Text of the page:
How I analyze a Dividend Stock
Whenever I am looking at a potential dividend stock investment, I always check these 5 metrics:
- Is their annual yield among the top 25% of dividend payers? If not I’ll go elsewhere;
- Have they missed a payment in the past 10 years, or did they significantly reduce their per share payout?
- Have they increased their dividend per share amount over at least 10 years?
- Can they afford to pay the current rate with their earnings?
- Can afford to keep paying based on the future earnings growth
In the case where a company has been paying a dividend for less then 10 years I don’t think the stock is time tested enough to be considered a ‘pure dividend stock’. Rather I would include the dividend as part of a wider investment thesis. View our latest analysis for Novartis
Does Novartis pass our checks?
Novartis has a payout ratio of 96%, meaning the dividend is not sufficiently covered by earnings. Looking forward 3 years the analysts expect the dividends per share to be around $2.504 and EPS to increase to $4.55. This means they should be able to continue the dividend payout with an estimated future payout ratio of 55%.
If the dividend is a key criteria in your investment consideration, then you need to make sure the dividend stock you’re eyeing out is reliable. NVS has increased their DPS from $1.11 to $2.75 in the past 11 years. During this period they have not missed a payment, as expected for a company increasing their dividend.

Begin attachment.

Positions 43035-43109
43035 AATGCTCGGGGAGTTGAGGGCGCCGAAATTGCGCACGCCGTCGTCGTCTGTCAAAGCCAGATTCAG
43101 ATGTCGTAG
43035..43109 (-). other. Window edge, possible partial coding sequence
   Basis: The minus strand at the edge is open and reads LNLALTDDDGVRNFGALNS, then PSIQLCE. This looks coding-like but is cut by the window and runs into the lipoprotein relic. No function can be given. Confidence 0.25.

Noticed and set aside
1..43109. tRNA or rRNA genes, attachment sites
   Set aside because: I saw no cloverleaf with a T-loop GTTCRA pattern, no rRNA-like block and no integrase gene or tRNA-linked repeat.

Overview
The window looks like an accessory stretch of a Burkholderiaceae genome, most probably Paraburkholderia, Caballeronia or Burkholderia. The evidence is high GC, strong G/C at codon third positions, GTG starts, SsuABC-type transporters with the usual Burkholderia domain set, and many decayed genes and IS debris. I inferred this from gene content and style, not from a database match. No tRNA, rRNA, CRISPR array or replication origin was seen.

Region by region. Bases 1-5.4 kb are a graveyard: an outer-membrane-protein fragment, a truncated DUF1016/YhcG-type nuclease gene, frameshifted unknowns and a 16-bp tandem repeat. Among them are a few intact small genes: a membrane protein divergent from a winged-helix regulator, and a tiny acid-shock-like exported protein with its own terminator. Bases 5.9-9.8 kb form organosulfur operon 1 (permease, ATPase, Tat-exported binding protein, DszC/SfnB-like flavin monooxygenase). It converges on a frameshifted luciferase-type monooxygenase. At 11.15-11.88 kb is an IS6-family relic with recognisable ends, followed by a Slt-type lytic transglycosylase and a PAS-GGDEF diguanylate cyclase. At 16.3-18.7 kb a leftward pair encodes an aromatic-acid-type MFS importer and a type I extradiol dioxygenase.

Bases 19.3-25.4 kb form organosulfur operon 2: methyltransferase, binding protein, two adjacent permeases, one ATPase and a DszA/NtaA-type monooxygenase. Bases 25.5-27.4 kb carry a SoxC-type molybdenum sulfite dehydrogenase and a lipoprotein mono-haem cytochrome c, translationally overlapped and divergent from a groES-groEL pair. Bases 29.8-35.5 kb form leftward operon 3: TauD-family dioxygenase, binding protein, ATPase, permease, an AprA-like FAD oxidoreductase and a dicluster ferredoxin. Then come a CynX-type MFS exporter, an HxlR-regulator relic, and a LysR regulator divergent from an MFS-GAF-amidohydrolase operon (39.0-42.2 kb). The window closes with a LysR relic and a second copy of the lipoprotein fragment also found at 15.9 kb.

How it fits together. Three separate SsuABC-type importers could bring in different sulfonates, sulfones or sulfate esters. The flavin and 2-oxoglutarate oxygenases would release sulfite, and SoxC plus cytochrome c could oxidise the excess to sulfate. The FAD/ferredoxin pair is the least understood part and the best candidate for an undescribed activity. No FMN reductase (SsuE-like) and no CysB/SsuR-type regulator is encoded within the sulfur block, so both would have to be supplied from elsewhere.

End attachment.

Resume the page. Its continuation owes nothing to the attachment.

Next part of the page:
Therefore everything is looking good for Novartis with its attractive yield of 3.7%, which is high for a pharma and biotech stock.
The Take Away
Novartis is on my radar as a suitable dividend investment. It might not be perfect, but nothing ever is. Despite the above criteria being relatively basic, it’s important that potential dividend stocks be checked against them, as they are fundamental checks for any serious income investor. On top of this, you should also be confident about the company’s core business and fundamentals.
No matter how great a company is, it is not worth an infite price. Is Novartis overvalued or is it actually available for a good price? I recommend you check our latest FREE analysis to find out! If you are not interested in NVS anymore check out my list of “Dividend Rock Stars” to see stocks that meet all the checks above.